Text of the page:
Primary bronchogenic carcinoma after heart or lung transplantation: Radiologic and clinical findings JOURNAL OF THORACIC IMAGING Choi, Y. H., Leung, A. N., Miro, S., Poirier, C., Hunt, S., Theodore, J. 2000; 15 (1): 36-40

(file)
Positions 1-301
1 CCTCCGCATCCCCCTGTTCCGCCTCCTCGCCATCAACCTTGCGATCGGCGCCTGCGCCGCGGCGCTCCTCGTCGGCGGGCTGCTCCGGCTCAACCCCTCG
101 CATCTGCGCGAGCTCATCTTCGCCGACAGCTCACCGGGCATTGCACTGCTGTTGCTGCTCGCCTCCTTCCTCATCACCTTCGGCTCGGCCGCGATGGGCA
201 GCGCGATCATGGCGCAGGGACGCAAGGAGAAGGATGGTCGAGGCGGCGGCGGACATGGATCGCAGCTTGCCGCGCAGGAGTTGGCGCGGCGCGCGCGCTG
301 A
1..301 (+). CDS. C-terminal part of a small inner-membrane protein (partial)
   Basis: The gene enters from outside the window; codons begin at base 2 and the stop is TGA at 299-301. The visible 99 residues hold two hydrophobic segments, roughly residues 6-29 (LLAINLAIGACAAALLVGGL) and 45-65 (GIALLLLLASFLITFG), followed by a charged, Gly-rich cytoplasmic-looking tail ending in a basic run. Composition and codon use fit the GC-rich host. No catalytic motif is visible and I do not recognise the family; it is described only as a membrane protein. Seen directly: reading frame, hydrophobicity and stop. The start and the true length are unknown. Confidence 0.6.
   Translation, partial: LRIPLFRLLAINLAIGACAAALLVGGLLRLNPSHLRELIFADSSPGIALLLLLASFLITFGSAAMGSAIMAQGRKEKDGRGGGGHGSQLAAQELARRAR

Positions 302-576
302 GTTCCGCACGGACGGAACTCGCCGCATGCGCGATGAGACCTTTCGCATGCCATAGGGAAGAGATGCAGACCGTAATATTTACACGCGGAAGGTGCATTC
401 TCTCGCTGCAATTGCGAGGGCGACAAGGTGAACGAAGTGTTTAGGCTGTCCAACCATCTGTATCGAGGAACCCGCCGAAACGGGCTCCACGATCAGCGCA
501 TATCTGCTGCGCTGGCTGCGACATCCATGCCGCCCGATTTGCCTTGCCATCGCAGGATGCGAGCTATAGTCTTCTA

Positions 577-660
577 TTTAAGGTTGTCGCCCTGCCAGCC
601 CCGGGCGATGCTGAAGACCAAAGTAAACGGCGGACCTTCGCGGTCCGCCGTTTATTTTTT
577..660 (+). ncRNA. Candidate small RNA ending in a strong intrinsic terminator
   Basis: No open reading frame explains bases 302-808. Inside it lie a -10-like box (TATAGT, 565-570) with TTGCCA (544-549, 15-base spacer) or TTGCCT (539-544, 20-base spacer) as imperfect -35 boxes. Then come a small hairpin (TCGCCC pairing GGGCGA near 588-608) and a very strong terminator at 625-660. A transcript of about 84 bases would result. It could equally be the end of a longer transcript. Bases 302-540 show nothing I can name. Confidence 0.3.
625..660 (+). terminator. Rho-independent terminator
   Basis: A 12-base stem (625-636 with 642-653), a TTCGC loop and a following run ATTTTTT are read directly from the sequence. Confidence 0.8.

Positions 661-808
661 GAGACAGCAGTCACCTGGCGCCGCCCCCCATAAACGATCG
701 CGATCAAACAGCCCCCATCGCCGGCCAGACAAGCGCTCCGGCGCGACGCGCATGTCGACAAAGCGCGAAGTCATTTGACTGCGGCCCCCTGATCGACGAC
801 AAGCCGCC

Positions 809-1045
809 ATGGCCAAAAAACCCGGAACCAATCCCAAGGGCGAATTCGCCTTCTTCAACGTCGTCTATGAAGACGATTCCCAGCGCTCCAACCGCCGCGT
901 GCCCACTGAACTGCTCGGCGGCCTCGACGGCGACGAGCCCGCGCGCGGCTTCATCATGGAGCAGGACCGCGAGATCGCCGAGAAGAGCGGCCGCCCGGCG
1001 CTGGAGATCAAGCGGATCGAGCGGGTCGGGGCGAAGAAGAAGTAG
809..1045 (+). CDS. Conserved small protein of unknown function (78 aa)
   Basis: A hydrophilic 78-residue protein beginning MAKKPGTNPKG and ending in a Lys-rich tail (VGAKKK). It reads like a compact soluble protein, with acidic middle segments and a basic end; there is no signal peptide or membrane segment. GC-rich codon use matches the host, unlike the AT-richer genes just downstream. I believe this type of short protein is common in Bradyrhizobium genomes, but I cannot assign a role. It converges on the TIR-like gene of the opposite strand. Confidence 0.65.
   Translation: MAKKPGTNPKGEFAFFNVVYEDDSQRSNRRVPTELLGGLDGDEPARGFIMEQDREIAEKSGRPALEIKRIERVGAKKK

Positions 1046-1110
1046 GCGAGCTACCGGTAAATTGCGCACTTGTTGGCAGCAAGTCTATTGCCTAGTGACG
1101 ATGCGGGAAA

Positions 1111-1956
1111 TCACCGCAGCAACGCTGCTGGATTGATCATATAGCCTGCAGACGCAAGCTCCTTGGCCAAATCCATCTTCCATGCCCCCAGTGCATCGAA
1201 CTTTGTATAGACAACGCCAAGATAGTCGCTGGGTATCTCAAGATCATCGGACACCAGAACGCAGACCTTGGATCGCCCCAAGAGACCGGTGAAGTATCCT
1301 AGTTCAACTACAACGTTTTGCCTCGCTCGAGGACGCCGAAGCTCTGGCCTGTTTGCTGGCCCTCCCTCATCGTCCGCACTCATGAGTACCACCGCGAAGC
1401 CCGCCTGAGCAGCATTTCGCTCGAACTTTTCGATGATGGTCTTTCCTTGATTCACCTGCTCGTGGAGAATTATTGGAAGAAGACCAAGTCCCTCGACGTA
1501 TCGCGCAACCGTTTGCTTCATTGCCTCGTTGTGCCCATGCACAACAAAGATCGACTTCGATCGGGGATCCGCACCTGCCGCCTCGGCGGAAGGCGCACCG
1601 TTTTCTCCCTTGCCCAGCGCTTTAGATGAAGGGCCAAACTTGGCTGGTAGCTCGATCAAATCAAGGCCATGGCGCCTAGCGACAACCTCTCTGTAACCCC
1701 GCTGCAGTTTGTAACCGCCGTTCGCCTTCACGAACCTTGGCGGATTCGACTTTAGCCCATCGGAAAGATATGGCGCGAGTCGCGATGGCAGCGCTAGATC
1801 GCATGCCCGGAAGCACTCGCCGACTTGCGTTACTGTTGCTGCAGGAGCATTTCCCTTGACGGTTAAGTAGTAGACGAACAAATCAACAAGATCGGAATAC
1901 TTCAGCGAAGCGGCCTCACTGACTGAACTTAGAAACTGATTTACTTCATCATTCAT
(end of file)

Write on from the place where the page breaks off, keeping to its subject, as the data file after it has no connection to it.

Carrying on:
Chronic immunosuppression in organ transplant recipients predisposes to the development of malignant disease. The authors describe their 29-year institutional experience of bronchogenic carcinoma developing after heart and lung transplantation. Seven cases of bronchogenic carcinoma were diagnosed in 1,119 heart and lung transplant recipients. Computed tomography scans and radiographs at time of diagnosis, as well as prior radiographs available in six patients were retrospectively analyzed by two radiologists in consensus. The seven cases involved six heart and one lung transplant recipients. Six patients were smokers with a mean smoking history of 66 pack-years. Mean time interval from transplantation to cancer detection was 25 months. Radiologic findings consisted of a solitary pulmonary nodule (n = 3), mass with satellite nodules (n = 1), and obstructive pneumonitis (n = 1). In the sixth patient, the cancer was not radiographically visible because of obscuration by adjacent fibrosis. On review, radiographic abnormalities were present a mean of 12 months prior to diagnosis in 66% of patients. In the heart or lung transplant population, bronchogenic carcinoma develops in recipients with extensive smoking histories. It presents radiographically as a nodule, mass, or obstructive pneumonitis, and is usually visible on radiographs before the time of diagnosis.

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